The United States is confronting a “complex challenge” from the Chinese Communist Party (CCP), a regime that has failed to fulfill its promises around the world, U.S. Secretary of State Mike Pompeo said on Nov. 15.
Pompeo said, in a speech at the Baker Institute for Public Policy at Rice University, that the authoritarian Chinese regime has been engaging in activities that are “deeply inconsistent” with “what America thinks is best for the world.”
“[Chinese leader] Xi [Jinping] made a commitment that he wouldn’t put weapon systems in the South China Sea, he has done so,” Pompeo said, referring to Xi’s speech in September 2015, during which he said “China does not intend to pursue militarization” in those waters.
The regime has constructed a network of artificial islands across the South China Sea, equipped with naval and air bases.
Pompeo also expressed hope that the Chinese regime would stand by its pledge to allow Hong Kong a high degree of freedom not found in the mainland when the city reverted to Chinese rule in 1997. The commitment is embodied in the framework known as “one China, two systems.”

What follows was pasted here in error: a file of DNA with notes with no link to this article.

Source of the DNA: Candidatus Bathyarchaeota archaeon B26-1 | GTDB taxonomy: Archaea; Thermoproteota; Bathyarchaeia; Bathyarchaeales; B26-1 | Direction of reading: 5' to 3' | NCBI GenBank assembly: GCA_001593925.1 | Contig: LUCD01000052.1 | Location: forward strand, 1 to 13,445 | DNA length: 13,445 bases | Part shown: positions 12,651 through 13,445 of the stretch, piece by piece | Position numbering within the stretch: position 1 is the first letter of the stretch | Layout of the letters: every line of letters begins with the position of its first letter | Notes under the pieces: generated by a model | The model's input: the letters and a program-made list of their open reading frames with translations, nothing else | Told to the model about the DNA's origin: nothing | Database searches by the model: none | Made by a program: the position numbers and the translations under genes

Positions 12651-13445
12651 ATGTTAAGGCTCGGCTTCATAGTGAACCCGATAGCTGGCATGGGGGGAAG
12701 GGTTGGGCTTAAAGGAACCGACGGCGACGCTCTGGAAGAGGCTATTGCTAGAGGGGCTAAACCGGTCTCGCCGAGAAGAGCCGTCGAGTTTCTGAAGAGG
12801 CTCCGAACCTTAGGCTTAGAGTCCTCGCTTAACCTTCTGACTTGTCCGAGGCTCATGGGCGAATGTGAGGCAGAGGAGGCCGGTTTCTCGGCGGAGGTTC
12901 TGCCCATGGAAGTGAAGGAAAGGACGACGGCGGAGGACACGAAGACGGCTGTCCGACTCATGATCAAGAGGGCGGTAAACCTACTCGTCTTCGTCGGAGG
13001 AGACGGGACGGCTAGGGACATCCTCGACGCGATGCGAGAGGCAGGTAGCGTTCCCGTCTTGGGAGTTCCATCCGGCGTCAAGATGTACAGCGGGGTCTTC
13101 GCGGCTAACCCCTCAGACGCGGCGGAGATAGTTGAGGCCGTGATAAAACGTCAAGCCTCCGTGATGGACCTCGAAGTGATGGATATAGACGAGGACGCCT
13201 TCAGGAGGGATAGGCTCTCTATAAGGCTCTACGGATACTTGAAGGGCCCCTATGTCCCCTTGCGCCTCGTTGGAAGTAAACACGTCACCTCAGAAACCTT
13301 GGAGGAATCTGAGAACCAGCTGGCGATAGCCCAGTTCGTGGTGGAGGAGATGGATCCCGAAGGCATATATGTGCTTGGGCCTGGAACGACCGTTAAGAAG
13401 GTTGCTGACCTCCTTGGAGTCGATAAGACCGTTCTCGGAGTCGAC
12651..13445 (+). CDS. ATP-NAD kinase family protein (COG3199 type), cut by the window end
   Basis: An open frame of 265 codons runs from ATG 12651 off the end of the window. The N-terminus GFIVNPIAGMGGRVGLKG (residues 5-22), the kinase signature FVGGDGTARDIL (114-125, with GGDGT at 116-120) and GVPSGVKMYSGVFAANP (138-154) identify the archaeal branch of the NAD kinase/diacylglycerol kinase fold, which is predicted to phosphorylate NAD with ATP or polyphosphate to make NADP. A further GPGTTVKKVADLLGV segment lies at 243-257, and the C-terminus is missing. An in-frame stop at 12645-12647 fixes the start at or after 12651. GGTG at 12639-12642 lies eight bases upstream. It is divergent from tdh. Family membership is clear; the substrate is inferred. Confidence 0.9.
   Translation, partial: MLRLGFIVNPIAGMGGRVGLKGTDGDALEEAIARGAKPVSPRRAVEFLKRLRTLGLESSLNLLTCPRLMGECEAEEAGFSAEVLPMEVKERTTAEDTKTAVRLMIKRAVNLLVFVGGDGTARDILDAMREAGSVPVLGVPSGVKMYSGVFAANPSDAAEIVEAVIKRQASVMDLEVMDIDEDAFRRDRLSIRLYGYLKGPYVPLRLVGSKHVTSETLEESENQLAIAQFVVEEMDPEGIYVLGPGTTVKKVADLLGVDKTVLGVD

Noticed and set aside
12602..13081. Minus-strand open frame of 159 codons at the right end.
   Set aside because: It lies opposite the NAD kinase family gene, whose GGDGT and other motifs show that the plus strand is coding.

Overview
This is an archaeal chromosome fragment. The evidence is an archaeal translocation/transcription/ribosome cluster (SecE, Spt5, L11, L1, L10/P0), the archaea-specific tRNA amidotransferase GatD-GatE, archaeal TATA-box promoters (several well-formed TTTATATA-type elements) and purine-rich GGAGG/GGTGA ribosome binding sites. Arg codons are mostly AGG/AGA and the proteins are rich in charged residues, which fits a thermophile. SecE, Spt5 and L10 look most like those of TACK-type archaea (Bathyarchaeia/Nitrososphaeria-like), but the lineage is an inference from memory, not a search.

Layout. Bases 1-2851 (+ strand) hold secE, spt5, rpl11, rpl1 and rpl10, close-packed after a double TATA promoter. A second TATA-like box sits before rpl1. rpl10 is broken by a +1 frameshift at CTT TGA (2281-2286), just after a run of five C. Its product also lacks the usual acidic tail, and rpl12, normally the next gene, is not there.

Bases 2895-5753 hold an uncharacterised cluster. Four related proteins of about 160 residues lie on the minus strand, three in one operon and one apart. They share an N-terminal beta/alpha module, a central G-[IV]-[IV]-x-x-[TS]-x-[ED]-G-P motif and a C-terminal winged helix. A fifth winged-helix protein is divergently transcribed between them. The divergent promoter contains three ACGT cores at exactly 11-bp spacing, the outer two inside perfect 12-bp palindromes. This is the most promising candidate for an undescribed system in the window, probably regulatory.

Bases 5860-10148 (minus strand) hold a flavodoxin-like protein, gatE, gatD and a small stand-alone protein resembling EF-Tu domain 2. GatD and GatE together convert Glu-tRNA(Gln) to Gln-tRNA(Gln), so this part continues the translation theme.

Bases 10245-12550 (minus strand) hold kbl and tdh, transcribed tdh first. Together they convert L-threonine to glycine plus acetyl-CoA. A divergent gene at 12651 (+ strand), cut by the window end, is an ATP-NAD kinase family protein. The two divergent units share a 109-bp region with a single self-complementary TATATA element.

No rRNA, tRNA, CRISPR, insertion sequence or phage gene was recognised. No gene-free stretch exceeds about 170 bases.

The city is currently embroiled in ongoing protests in opposition to the regime’s growing influence, eroding its autonomy.
“We have said repeatedly to General Secretary Xi, ‘Honor that commitment. You promised there would be one country, two systems,’” Pompeo said.
He also praised Hongkongers, as well as Venezuelans, and Iranians for fighting for freedom.
“We should never devalue their deep desire for their personal freedom and for their personal liberty,” Pompeo said, calling it “a noble goal.”
The secretary of state also called out the regime for failing to follow the rules in a global trading system, an issue the United States has sought to address in its ongoing trade dispute with the regime.
“They have been a country that’s stolen our stuff, taken intellectual property, forced companies that invested in China to transfer technology,” Pompeo said in the remarks.
“They are making loans–I use that word loosely–to countries around the world that are unrepayable and then threatening foreclosure for political gain,” he said, referring to the regime’s One Belt One Road infrastructure project aimed a building trade routes across Asia, Europe and Africa.
The U.S. administration has criticized the OBOR initiative as being a “debt trap” for developing countries, while allowing the regime access to strategic infrastructure around the world.
“America has not done enough,” he said, “We’re going to work with China where we can, but we’re going to make sure that America addresses each of those challenges in a way that is appropriate.”
Pompeo has “a series of speeches in the future weeks and months on [the CCP’s abuses],” according to a transcript of the Q&A after the speech.